An updated version of this column is available here.
The Affordable Care Act (ACA) prohibits discriminatory insurance practices in pricing and coverage in the individual market. Before the law was enacted, women routinely were denied coverage or charged more for insurance based on so-called pre-existing conditions. For example, in the individual insurance market, a woman could be denied coverage or charged a higher premium if she had been diagnosed with or experienced HIV or AIDS; diabetes; lupus; an eating disorder; or pregnancy or a previous cesarean birth, just to name a few. The ACA provided women with protections for pre-existing conditions and access to comprehensive, affordable, and fair health services.
But recent efforts to eliminate key ACA protections, discussed below, would put millions of women and girls once again at risk of being charged more or denied coverage for individual insurance.
Efforts to eliminate ACA protections threaten the security of women with pre-existing conditions
Recently, the U.S. Department of Justice refused to uphold the law in Texas v. United States, when it argued that the community rating and guaranteed issue provisions of the ACA are unconstitutional. Without guaranteed issue, women could be denied coverage based on their medical history, their age, and their occupation, among other factors. Without community rating, women could be charged more, or priced out of the insurance market altogether, based on their health status or other factors. Insurance companies could also try to reinstate gender rating, a common pre-ACA practice in which insurance companies charged women higher premiums than they did men, even though other parts of the ACA protect women from discrimination in the health care system.
Now, think tanks and conservative opponents of the ACA are introducing proposals to repeal the ACA yet again. If implemented, these proposals would similarly put women at risk of being denied coverage or charged more because of their health status.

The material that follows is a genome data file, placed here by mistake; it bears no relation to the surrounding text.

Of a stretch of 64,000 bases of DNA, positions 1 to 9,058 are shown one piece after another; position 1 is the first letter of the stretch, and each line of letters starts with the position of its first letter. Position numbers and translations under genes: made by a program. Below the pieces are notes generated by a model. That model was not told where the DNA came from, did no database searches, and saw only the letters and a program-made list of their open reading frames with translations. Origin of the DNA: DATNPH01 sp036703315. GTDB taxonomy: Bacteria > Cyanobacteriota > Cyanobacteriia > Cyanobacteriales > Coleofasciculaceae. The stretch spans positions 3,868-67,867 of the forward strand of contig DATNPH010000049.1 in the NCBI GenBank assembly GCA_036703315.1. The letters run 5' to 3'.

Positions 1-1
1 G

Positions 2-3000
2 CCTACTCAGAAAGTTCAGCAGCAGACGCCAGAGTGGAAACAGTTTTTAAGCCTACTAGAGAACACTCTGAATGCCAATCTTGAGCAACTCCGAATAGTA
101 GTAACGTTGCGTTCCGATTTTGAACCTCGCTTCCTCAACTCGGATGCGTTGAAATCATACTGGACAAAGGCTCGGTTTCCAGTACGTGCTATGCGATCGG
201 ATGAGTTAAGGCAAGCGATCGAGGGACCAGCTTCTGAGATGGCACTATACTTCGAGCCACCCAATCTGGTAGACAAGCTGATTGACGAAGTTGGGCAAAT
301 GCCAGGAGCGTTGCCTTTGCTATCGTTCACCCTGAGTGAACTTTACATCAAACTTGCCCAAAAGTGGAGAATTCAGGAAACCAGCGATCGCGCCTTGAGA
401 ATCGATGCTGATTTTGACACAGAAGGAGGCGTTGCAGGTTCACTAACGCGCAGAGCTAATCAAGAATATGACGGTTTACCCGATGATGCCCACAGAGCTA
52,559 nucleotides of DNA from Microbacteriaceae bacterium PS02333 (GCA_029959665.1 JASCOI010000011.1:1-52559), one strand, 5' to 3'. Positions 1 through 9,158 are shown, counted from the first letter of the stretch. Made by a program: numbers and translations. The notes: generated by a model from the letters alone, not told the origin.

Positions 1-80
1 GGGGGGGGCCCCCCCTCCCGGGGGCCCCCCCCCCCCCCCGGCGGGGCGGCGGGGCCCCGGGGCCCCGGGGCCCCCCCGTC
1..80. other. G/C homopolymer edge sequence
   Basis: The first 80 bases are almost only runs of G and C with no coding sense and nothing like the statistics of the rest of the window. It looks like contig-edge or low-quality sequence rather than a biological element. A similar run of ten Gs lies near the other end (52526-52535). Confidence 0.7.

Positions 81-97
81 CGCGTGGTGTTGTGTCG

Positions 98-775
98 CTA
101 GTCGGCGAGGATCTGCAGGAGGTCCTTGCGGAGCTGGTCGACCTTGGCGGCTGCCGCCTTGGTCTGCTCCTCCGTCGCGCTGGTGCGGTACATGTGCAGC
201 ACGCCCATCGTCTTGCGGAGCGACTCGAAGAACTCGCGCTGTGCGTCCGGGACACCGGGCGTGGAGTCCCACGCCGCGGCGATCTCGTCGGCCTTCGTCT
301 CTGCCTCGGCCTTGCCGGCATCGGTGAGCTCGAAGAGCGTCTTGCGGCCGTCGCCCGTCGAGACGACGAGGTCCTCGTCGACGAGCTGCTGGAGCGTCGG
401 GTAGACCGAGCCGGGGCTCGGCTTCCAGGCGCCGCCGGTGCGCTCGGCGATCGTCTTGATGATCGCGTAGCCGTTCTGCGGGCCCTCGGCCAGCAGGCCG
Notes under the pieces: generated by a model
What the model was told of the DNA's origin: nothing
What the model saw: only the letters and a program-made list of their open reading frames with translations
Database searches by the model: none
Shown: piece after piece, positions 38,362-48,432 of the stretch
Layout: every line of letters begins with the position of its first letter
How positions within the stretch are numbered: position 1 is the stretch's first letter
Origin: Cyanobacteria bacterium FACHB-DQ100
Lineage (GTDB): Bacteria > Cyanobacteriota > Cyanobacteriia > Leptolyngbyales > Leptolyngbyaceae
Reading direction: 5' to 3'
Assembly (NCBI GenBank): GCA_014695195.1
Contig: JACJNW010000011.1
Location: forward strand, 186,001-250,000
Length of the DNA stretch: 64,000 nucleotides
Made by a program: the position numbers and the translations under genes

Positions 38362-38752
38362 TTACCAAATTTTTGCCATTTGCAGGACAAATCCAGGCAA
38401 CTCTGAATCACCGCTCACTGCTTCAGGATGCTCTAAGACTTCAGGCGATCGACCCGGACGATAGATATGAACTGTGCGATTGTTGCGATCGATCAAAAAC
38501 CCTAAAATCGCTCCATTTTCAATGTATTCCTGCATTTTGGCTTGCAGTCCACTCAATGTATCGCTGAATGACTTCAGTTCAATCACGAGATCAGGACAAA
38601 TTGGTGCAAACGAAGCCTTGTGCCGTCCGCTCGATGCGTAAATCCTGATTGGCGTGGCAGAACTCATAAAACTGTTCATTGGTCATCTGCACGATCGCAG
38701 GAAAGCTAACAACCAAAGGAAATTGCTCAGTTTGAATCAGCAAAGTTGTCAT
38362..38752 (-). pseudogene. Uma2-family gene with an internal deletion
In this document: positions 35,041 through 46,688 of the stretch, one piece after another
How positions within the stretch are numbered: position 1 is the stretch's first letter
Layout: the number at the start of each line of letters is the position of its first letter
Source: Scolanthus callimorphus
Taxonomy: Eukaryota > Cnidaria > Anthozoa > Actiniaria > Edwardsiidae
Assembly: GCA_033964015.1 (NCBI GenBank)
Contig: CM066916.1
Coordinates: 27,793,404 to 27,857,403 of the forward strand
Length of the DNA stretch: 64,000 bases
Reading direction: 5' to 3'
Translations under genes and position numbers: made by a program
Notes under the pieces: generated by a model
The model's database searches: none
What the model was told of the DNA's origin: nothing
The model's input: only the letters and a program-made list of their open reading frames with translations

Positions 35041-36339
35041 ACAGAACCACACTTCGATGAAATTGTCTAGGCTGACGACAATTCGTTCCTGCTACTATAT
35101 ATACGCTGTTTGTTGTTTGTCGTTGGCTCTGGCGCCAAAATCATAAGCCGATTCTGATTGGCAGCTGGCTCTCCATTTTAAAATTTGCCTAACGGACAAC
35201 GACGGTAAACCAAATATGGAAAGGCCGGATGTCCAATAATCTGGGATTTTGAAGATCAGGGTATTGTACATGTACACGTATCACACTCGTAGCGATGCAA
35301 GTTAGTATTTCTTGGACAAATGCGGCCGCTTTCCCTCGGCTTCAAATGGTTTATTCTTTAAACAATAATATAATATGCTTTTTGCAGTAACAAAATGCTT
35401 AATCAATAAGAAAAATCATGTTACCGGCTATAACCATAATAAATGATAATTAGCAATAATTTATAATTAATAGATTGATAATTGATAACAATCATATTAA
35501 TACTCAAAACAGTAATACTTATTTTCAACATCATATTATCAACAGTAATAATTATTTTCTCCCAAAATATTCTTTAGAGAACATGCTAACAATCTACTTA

More than half of all women and girls have pre-existing conditions
The authors estimate that more than half of women and girls nationwide—more than 67 million—have pre-existing conditions. There are also nearly 6 million pregnancies each year, a commonly cited reason for denying women coverage on the individual market before the ACA. The two tables available for download below provide state-level detail for the number of women and girls with pre-existing conditions and the number of pregnancies.
A large share of women have coverage through an employer or Medicaid and would, therefore, not face discriminatory practices such as medical underwriting or denials based on health conditions. But the data make clear that allowing insurers to return to pre-ACA practices could lead to millions of women and girls being denied coverage or charged more based on their health status if they ever sought coverage in the individual market.
Theresa Chalhoub is a senior policy analyst for the Women’s Health and Rights Program and Health Policy at the Center American Progress. Aditya Krishnaswamy is an intern for Health Policy at the Center. The National Partnership for Women and Families is a nonprofit, nonpartisan advocacy group dedicated to promoting fairness in the workplace, reproductive health and rights, access to quality health care, and policies that help women and men meet the dual demands of work and family. More information is available at NationalPartnership.org.
To download the tables with the estimated number of women and girls with pre-existing conditions and estimated number of pregnancies by state, click here.
The estimates for the number of women and girls with pre-existing conditions who could be charged more or denied coverage for individual insurance were based on American Community Survey (ACS) data. First, the authors used the 2016 ACS to find the total number of women and girls under age 65 in each state. They removed the number of nonelderly women covered by Medicare according to the ACS because women covered by Medicare would not be subject to possible discrimination based on a pre-existing condition. Finally, the authors calculated the number of women who may have at least one pre-existing condition based on a 2017 U.S. Department of Health and Human Services report. It estimated that 51 percent of women and girls have a pre-existing condition that would have subjected them to coverage carve-outs, higher rates, or coverage denials prior to the ACA.
The estimates for the number of pregnancies are based on the Guttmacher Institute’s 2011 data for the number of pregnancies in each state among women ages 15 to 44.